Mary Crumpton has more men in her life than the average 44-year-old. As well as a husband, she also has a fiancé and two boyfriends. The former teacher started exploring polyamory aged 29, having been brought up in quite conventional surroundings. ‘I was brought up in quite a traditional home,’ she says. ‘I had boyfriends and was monogamous.
Having more than one partner never crossed my mind. In my twenties, I got married and settled down in Chorlton fully intending to be with my husband for life. ‘At the time I didn’t really question having just one partner. It was normal. I did sometimes have feelings for other people, but I felt guilty about doing so and just took it as a sign that I didn’t love my husband enough. When the marriage didn’t work out, I met someone else, and started a monogamous relationship with him.
‘The idea that loving more than one person might not make me a terrible human being only dawned on me when, at a pub, I bumped into a person who had more than one partner. I had never come across it before, or the term “polyamory” which means “more-than-one love”. I was quite shocked, and curious about how it all worked for them.’ She says that her partner was with her when she met the polyamorous stranger and he was curious about it too.
One of the lovely things about a life with more than one partner is that there is no pressure on one person to supply all my needs. My husband Tim and I share an enthusiasm for environmentalism and all that entails, like electric cars, and veganism. With my fiancé John I enjoy watching science fiction and we go to church together. ‘With Michael, I like to watch and support him playing for his local darts team at the Royal Oak, and we go to karaoke nights – which is possibly more embarrassing than admitting to polyamory!
‘Living in a house with more than one partner is something I have done for a number of years now. I suppose in many ways it is no different from living in a shared house with a group of friends, or family. All the usual things about whose turn it is to wash up, etcetera. Tim and John get on well, I suppose a bit like brothers, going on bicycle rides together for example. So it seems to work okay. They have something in common in that they both love me of course, and friends joke that I need two of them to keep me in line.’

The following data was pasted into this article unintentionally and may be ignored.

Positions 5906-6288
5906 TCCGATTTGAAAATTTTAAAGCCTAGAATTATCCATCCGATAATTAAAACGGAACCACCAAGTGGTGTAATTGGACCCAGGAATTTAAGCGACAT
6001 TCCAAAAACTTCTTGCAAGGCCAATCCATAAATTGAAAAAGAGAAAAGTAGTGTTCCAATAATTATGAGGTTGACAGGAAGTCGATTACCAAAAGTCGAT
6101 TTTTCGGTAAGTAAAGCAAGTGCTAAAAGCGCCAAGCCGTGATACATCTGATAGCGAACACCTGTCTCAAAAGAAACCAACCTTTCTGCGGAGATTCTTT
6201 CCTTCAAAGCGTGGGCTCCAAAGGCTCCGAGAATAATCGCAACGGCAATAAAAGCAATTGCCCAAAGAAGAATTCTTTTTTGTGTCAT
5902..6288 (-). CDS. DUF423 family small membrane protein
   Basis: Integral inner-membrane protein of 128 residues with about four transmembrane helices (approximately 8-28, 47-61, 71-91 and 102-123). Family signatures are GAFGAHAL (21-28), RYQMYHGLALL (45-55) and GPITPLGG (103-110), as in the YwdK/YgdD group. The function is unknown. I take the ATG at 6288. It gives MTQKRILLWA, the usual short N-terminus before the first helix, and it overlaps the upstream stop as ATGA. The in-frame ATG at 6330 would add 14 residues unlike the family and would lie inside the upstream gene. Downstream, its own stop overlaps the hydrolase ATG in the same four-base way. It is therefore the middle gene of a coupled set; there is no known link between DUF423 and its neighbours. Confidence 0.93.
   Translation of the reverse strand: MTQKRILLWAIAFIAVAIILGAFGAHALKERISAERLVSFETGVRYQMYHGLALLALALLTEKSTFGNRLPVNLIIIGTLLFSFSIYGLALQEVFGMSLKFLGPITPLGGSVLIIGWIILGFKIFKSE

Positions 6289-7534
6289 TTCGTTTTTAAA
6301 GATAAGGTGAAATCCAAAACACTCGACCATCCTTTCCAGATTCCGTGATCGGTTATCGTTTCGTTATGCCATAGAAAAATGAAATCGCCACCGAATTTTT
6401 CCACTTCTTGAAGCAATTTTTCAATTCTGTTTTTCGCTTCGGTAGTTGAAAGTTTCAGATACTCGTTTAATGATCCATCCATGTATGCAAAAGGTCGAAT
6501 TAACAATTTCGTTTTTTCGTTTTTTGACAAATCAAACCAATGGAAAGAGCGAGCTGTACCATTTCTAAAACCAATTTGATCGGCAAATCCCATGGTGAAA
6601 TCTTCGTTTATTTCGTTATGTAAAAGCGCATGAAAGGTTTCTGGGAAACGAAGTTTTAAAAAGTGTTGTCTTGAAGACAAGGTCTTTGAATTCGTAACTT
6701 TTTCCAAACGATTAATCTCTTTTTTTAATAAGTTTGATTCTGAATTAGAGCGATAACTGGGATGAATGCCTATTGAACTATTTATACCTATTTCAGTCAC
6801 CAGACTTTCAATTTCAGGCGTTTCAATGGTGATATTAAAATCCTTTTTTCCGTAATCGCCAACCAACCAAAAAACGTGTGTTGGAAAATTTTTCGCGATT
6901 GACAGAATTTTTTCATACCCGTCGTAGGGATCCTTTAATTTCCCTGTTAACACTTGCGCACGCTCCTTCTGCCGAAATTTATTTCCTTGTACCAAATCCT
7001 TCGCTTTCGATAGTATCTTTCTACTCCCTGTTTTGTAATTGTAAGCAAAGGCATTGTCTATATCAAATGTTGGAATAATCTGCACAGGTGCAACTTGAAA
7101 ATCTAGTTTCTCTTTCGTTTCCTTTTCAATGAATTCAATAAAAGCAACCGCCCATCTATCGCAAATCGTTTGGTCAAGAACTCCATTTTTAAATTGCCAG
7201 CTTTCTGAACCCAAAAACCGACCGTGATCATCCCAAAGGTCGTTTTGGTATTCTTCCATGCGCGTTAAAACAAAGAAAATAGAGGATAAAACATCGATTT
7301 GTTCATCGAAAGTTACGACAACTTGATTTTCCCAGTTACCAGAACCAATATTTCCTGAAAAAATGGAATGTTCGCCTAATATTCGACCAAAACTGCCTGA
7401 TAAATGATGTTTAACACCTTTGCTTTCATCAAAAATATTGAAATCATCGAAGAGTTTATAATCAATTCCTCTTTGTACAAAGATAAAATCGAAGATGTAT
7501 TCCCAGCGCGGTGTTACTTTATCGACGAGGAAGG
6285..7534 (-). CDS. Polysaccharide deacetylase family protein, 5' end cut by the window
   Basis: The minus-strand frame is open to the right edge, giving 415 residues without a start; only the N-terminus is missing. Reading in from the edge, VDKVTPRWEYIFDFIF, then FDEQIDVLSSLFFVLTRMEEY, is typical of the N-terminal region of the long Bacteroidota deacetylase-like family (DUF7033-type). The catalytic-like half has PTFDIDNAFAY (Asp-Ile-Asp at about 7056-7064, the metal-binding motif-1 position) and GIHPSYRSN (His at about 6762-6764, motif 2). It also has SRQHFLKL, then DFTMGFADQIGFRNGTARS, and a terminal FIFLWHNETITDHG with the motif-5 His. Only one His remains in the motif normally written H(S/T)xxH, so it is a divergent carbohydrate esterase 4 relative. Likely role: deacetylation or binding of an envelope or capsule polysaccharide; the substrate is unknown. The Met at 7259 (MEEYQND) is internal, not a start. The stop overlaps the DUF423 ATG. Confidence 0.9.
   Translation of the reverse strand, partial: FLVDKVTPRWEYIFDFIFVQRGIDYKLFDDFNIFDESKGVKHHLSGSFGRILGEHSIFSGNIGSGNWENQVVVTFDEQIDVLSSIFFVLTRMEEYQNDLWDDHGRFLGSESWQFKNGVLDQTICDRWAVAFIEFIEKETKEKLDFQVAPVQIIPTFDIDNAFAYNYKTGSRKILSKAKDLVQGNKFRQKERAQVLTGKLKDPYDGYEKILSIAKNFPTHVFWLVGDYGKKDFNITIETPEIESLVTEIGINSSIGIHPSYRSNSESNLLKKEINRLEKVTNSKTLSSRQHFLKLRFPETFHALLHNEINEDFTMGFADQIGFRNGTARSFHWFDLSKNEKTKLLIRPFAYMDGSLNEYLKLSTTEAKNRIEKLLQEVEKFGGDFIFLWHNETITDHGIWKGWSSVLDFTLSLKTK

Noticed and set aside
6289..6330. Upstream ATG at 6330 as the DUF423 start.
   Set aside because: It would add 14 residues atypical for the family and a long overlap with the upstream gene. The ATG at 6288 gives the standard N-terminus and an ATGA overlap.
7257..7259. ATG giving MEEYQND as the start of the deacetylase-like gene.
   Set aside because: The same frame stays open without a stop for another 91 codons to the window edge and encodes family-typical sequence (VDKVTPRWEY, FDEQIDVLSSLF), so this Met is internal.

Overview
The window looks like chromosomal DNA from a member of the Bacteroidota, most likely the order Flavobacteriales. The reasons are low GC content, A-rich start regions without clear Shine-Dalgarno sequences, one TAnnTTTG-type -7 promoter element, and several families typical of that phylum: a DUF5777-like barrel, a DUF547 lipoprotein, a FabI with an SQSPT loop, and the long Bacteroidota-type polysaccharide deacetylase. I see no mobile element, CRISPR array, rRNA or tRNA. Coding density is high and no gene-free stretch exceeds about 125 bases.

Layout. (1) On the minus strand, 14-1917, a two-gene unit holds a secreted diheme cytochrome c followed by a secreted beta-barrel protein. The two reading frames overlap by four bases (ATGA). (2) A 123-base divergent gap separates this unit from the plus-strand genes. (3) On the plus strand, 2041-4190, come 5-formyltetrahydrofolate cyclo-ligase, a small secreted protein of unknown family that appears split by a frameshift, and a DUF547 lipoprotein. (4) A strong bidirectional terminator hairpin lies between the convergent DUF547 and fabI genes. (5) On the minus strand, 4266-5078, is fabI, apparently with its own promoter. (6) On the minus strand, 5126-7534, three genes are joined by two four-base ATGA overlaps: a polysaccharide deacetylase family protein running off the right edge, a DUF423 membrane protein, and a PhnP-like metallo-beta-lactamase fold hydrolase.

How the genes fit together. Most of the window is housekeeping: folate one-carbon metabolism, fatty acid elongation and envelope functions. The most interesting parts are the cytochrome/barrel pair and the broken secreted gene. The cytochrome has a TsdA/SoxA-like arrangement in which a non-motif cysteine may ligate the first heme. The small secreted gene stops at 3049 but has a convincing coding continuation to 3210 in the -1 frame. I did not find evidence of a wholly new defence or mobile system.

As in any relationship, insecurities can arise but Mary thinks that perhaps there’s less jealousy because there’s no need to lie about infidelities in an open relationship. ‘Sometimes there might be a fear that a new partner is “better” in some way than a current one, but good communication and offering reassurances allows that to be dealt with.
‘In many ways, I have found that being in open relationships has forced me to communicate much better. I am very honest and open with my partners about my feelings and needs, in a way that I didn’t have the courage to be in previous monogamous relationships. So I think I have grown as a person, and have better and stronger relationships now. ‘Of course, all of that is possible in monogamous relationships, and I am not suggesting polyamory is in any way better, just different. But it works well for me personally.’
As for other people’s reactions, Mary says most people have been great – although she has been called a ‘slapper’ and a ‘slag’. ‘I have had women assume that I am a “man-eater” and will try to seduce their husband – to be honest, that just makes me laugh. I have also been told that what I do is “against God’s law”, though in fact there are many instances of multiple marriages in religious texts, and there are denominations of both Christianity and Islam that allow multiple marriages. ‘Mostly though, people are open to my lifestyle – they can see that I am honest with my partners and that we are all happy, so they see it as no one’s business but ours.’
Mary, 44, says that despite being polyamorous, she is quite old fashioned and likes to get to know her men before things turn physical
(Picture: MEN Media)
And Mary is pretty traditional in the way she goes about starting relationships. She says that she doesn’t ‘do’ one-night-stands and that she generally waits a month before becoming sexual with anyone she starts dating. ‘I suppose in that sense I am old-fashioned. My relationships themselves vary in how sexual they are – one of them being more platonic with not much more than cuddling and kissing. ‘I suppose that, for me, is another good thing about polyamory – each relationship can find its own level in terms of sex and with other things too. And there is no pressure on one relationship to tick all the boxes, so to speak.’ Mary is standing at the next local election for the Chorlton ward representing the Green Party.